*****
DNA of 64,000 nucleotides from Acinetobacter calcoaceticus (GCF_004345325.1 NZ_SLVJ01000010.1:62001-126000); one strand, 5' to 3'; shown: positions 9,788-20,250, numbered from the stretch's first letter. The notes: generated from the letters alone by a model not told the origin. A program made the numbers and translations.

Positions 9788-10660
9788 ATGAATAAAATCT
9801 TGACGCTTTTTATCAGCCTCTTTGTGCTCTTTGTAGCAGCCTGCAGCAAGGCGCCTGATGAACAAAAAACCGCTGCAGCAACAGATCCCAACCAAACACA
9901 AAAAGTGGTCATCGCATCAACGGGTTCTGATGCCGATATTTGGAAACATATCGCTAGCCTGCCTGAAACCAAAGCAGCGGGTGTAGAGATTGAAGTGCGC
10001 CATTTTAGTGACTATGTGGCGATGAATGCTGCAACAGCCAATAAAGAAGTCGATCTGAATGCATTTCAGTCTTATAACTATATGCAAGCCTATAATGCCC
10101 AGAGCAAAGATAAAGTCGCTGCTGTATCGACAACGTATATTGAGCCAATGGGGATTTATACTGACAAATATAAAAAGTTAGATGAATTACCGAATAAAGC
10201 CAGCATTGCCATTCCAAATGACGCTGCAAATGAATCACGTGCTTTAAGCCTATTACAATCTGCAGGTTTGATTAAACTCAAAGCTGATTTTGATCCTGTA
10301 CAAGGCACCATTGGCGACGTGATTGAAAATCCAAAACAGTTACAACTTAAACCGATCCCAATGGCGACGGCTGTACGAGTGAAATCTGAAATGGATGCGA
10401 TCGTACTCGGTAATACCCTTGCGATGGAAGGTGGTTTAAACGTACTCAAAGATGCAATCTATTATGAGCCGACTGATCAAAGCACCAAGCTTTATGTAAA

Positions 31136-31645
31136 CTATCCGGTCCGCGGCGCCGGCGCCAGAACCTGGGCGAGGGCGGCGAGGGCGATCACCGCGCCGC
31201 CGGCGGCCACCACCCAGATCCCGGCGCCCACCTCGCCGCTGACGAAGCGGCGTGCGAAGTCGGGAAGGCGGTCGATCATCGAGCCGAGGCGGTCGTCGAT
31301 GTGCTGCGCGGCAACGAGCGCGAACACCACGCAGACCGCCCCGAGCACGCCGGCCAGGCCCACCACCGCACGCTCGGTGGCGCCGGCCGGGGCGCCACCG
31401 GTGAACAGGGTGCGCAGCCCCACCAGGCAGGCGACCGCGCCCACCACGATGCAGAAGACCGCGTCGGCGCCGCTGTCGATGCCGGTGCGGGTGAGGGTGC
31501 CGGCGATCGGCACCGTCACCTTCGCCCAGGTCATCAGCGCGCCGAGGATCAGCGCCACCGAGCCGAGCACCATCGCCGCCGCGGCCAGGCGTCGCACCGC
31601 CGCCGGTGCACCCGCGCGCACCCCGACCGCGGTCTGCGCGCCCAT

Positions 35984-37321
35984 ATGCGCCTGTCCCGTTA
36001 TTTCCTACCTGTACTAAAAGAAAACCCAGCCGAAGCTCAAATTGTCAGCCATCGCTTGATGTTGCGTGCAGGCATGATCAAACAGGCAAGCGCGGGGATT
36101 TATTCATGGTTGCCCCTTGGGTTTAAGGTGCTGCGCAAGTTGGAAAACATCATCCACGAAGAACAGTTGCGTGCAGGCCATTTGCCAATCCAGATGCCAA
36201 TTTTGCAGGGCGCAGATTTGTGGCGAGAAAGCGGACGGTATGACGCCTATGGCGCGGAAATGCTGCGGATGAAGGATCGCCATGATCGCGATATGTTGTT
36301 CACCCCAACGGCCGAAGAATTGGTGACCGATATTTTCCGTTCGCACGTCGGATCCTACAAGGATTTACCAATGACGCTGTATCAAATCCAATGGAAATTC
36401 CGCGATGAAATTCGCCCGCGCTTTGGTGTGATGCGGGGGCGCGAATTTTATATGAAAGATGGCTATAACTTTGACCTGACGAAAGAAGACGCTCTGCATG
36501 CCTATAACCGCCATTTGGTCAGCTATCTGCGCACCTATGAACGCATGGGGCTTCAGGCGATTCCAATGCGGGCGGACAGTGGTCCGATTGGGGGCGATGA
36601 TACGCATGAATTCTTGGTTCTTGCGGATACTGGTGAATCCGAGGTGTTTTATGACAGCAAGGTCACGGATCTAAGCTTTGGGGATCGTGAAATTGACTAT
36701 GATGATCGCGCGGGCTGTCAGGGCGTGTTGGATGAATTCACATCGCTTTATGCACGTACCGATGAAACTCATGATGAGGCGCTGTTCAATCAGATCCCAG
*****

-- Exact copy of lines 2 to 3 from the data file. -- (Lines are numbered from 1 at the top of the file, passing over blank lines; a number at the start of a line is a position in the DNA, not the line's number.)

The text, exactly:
Positions 9788-10660
9788 ATGAATAAAATCT